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INDIAN RED LOPEZ - Empty Your Lungs And Breathe


INDIAN RED LOPEZ - Empty Your Lungs And Breathe

Well. I’d have started by saying that this debut from Aberdeen’s Indian Red Lopez is competently executed enough but isn’t really the kind of thing I like. But on reflection, does anybody actually have a 'kind of thing' they like any more? Watching Beyoncé’s all-fur-coat-and-no-knickers Glastonbury extravaganza it occurred to me that even as recently as ten years ago a pop/r’n’b act headlining that festival would have been inconceivable. The misplaced snobbery that for more than three decades held 'rock' to be an intrinsically more weighty proposition than 'pop' – or indeed that there was any useful distinction, musical or otherwise, to be made here – appears to be on its way out. The blinkers are off, and not before time. So I’ll settle for saying it’s one of those kinds of things I don’t like. But, erm, it’s competently executed enough.


The slow lorises at the back who think – if you want to call it that – the world would be a better place if music writers were contractually obliged to describe how the thing they are reviewing sounds (um… you’re online, are you not? had it occurred to you to, like, listen to the fucking thing? oh, never mind) may on this occasion have their earthbound wish. I’m on unfamiliar territory with earnest boy-gripe, though, so they’ll have to bear – or loris – with me and my cacky reference points. They've been compared to Minus The Bear, but I’m hearing a more mechanised, less melodic variant on the portentous, windswept meaninglessness of a Snow Patrol, an Editors, even – worst band in the world alert – the ludicrous White Lies. Hmm… I’m kind of glad there are 300 miles between where I’m currently sitting and the Granite City, because I’d definitely be considering sticking the nut on anybody who said something like that about my band. If I had one.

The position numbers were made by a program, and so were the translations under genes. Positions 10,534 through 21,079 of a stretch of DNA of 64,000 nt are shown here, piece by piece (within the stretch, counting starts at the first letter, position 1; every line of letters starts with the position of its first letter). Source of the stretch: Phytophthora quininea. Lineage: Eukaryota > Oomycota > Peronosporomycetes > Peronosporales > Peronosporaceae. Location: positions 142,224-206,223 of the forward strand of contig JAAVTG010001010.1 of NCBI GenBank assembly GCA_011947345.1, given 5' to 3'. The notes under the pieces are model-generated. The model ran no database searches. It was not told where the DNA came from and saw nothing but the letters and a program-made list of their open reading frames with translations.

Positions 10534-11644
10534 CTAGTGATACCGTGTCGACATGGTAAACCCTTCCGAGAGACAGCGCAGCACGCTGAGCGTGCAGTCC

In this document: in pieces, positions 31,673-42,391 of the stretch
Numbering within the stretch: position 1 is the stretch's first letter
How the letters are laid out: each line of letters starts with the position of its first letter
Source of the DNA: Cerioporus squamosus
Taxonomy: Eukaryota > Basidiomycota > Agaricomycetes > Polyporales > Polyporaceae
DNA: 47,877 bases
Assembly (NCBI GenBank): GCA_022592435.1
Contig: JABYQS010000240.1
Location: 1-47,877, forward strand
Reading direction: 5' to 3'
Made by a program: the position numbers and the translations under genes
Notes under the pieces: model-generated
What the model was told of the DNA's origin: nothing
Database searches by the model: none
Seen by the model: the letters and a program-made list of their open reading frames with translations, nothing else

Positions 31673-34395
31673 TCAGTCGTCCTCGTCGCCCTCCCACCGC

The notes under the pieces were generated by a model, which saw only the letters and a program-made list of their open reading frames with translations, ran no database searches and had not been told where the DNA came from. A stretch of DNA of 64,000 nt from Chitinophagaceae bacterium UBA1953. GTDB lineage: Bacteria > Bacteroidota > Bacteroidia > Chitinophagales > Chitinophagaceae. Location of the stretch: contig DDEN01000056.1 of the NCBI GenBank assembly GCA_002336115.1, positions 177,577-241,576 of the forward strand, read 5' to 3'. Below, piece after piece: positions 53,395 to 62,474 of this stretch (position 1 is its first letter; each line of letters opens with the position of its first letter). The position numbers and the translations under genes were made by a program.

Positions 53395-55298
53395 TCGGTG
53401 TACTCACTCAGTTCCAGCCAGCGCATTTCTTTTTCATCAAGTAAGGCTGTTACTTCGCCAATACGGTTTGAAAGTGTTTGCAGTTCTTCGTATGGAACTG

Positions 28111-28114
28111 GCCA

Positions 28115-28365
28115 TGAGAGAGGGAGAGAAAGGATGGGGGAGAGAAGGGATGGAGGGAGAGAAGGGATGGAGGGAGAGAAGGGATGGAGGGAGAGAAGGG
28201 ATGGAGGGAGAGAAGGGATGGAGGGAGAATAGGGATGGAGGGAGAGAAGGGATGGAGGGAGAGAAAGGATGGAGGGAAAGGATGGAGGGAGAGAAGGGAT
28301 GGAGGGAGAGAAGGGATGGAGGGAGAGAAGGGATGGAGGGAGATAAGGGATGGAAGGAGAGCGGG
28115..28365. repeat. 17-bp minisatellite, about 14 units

There are, to borrow the singer’s borrowed phrase, flashes of brilliance. The album – and this kind of stuff is important – starts ambiguously with a little keyboard overture followed by ‘My Eyes’, wherein a single vocal phrase is repeated insistently enough that you start to believe in it. Things could go one of several ways as this ends: we don’t know what 'kind of thing' we’re dealing with yet, not really. But they don’t: they just carry on in the same vein for another 40 minutes. Trouble is, these aren’t really songs: they’re pieces of music with vocal parts. There’s a really lovely bit towards the end of ‘The New Black’ where the guitars (they have three, sometimes) do this climbing thing, and then one of them switches back and you sort of catch your breath and smile, although not at the same time, obviously, because you wouldn’t want anybody to think you’d had a stroke. But mostly Empty Your Lungs And Breathe, for all the signifiers of 'passion' both musical and lyrical it employs, fails to engage, to make the listener feel like she’s hearing things that simply demanded to be said. And if an act can’t put that feeling across with its debut – you know, the one they’ve had their entire lives to write – then you have to wonder.


origiannly published on Drowned In Sound, 26th July, 2011

posted on Monday 29th August, 2011

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